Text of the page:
The National Congress of British West Africa (NCBWA) was formed in Accra, Gold Coast (now Ghana) in 1920 by the educated elites from English-speaking West African colonies led by Mr. Joseph Casely Ephraim Hayford of Ghana and Dr. Akinwande Savage of Nigeria. The NCBWA’s first meeting was held at the Rogers (African) Club in Accra from 11th to 29th of March, 1920. It was attended by fifty-two delegates: forty-two from the Gold Coast itself; six from Nigeria; three from Sierra Leone; and one from the Gambia.
One of the major aims/demands of this body was granting elective principle in West Africa. Other aims/demands included:
* granting Africans the right of installing and deposing their rulers;
* establishing a legislative council in the four Anglophone West African colonies;
* establishing at least a University in West Africa;
* granting Africans the right to vote and be voted for.
In 1921, the congress sent a delegation to London to present a petition stating its demands to Lord Milner, the then Secretary of State for Foreign Affairs. The delegation, led by Chief Oluwa, included Mr. Herbert Macaulay, Mr. Egerton Shyngle, Dr. Akinwande Savage and Mr. Casely Haford, the president of the congress.
However, the journey to London was an exercise in futility. The members of the congress were accused of self-centeredness and were also said to have represented no one but the educated and elite class of their colonies. The colonial office also argued that West Africans were not yet ripe for representative institutions and it would amount to foolhardiness allowing them this.
In 1929, Sir Hugh Clifford, when setting up the legislative council for Nigeria, made a recommendation for elective representation which was granted by the new Secretary of State of the colonies, Winston Churchill. Nigeria then became the first colony to adopt this elective principle in British West Africa.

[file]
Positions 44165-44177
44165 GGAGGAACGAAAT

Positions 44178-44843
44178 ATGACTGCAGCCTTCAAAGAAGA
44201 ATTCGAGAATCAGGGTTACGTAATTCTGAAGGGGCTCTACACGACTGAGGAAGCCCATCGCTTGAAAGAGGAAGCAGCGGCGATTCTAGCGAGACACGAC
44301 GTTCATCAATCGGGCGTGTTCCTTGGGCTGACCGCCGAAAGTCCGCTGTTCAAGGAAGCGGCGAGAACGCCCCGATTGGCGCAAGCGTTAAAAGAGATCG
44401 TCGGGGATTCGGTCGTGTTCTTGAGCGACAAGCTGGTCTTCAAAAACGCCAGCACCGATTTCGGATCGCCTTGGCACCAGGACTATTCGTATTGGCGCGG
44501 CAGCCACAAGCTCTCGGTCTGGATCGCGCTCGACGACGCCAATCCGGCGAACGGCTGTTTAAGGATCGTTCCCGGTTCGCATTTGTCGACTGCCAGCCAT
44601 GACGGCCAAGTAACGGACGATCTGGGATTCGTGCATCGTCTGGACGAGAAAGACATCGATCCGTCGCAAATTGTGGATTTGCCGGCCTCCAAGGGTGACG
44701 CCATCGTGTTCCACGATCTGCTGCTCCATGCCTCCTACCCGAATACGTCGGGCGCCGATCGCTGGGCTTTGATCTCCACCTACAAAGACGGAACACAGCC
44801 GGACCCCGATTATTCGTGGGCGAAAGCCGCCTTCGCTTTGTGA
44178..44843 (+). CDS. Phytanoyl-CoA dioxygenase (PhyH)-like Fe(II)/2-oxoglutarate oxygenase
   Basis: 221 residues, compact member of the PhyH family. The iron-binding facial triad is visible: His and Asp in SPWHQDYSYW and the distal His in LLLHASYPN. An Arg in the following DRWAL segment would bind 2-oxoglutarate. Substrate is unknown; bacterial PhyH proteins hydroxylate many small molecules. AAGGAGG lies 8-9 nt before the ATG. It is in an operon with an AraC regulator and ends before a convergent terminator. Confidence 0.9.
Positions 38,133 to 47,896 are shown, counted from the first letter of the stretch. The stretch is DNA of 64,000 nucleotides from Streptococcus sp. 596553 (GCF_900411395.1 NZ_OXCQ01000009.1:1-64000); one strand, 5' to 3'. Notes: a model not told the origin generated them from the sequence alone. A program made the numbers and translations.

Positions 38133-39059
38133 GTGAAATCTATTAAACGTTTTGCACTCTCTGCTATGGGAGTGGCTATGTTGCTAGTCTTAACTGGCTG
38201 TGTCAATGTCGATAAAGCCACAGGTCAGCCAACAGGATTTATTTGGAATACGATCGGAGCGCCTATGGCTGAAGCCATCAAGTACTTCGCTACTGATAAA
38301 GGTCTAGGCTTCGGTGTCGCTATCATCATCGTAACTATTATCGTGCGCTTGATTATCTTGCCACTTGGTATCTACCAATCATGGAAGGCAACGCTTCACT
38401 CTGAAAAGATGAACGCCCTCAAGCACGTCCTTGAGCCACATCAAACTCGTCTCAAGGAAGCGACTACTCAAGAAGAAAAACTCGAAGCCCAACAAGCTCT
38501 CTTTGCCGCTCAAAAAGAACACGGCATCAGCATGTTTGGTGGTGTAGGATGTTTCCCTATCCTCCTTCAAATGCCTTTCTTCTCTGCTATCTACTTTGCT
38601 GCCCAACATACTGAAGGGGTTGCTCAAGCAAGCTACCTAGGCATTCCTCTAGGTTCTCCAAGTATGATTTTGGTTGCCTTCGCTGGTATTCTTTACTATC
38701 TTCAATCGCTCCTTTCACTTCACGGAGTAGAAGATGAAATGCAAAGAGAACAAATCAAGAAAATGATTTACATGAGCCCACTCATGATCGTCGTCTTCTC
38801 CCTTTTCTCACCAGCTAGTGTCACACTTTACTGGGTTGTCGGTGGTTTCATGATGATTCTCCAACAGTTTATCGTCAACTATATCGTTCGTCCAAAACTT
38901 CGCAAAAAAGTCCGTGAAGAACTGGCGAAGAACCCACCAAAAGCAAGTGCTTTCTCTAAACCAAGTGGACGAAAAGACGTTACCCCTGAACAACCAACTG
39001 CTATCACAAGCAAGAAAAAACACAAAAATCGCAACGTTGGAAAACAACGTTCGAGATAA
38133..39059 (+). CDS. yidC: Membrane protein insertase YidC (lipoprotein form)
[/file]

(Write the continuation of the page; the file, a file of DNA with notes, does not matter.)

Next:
It must be noted that when the elective principle was granted, only those earning £100 and above which was then a large amount of money, can vote.
However, the accusation of being self-centered spelt a big doom for the NCBWA as the congress became a shadow of itself after 1930, even though it met thrice after the London tour- in 1924 in Freetown, 1926 in Bathurst and 1930 in Lagos.
Even though the National Congress for British West Africa faded away quickly, it achieved some of its aims which included:
* establishment of a legislative council in each of the colonies;
* more room for Africans in participating in their own government;
* establishment of political parties in British West African colonies, e.g, the Nigerian National Democratic Party (NNDP) formed by Herbert Macaulay in 1923
* establishment of higher institutions in West Africa, e.g. the Achimota College, Ghana; the Fourah Bay College, Sierra Leone; Yaba College, Lagos, Nigeria (1934)
* C. C Dibie; The Essential Government for Senior Secondary Schools; Feb. 2003, Tonad Publishers.
* E. Ola Abiola; A Textbook of West African History; 3rd edition; Ado-Ekiti; Omolayo Standard Press & Bookshops co. (Nig.) Ltd., 1984